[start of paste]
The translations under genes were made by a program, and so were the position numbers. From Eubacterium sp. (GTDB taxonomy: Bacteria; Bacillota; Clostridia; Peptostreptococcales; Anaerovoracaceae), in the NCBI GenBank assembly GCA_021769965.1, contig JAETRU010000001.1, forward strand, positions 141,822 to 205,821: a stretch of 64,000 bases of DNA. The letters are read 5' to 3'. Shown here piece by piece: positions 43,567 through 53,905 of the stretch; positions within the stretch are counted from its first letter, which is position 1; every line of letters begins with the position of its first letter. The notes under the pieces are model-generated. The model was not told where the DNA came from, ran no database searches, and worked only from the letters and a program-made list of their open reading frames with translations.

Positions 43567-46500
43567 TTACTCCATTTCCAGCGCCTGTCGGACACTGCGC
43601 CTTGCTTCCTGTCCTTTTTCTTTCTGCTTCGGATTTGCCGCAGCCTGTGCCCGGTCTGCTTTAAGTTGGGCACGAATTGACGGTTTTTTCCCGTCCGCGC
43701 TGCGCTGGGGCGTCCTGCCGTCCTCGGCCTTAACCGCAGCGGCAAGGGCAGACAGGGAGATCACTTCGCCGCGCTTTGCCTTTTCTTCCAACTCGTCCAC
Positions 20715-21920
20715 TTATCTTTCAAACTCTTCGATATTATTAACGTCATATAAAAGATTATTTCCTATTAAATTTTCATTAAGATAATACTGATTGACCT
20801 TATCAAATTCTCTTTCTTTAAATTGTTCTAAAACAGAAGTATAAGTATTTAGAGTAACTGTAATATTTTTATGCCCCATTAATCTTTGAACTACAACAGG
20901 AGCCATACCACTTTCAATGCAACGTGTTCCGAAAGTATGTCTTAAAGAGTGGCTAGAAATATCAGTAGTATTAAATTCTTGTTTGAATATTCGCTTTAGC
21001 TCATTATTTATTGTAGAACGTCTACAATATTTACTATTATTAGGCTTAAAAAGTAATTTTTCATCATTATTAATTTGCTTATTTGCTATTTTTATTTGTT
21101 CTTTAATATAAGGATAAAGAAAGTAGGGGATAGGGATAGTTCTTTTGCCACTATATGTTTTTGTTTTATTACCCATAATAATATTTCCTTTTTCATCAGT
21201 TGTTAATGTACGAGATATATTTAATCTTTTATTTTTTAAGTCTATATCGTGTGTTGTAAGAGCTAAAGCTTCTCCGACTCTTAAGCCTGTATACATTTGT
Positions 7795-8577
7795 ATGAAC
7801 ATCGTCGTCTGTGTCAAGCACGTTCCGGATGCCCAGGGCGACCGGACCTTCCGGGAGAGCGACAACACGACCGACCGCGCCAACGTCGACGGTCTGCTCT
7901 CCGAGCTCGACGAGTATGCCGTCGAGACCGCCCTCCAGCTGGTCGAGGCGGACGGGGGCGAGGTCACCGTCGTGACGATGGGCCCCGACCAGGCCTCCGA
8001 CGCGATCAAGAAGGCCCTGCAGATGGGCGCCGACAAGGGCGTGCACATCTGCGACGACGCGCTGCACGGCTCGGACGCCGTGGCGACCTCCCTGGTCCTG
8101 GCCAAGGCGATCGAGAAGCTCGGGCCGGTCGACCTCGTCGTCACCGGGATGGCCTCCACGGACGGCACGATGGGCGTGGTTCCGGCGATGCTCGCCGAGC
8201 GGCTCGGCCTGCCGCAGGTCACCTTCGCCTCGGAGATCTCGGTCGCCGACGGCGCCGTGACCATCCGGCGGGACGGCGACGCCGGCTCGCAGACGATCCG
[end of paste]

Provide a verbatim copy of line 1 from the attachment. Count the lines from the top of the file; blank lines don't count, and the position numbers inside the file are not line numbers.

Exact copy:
The translations under genes were made by a program, and so were the position numbers. From Eubacterium sp. (GTDB taxonomy: Bacteria; Bacillota; Clostridia; Peptostreptococcales; Anaerovoracaceae), in the NCBI GenBank assembly GCA_021769965.1, contig JAETRU010000001.1, forward strand, positions 141,822 to 205,821: a stretch of 64,000 bases of DNA. The letters are read 5' to 3'. Shown here piece by piece: positions 43,567 through 53,905 of the stretch; positions within the stretch are counted from its first letter, which is position 1; every line of letters begins with the position of its first letter. The notes under the pieces are model-generated. The model was not told where the DNA came from, ran no database searches, and worked only from the letters and a program-made list of their open reading frames with translations.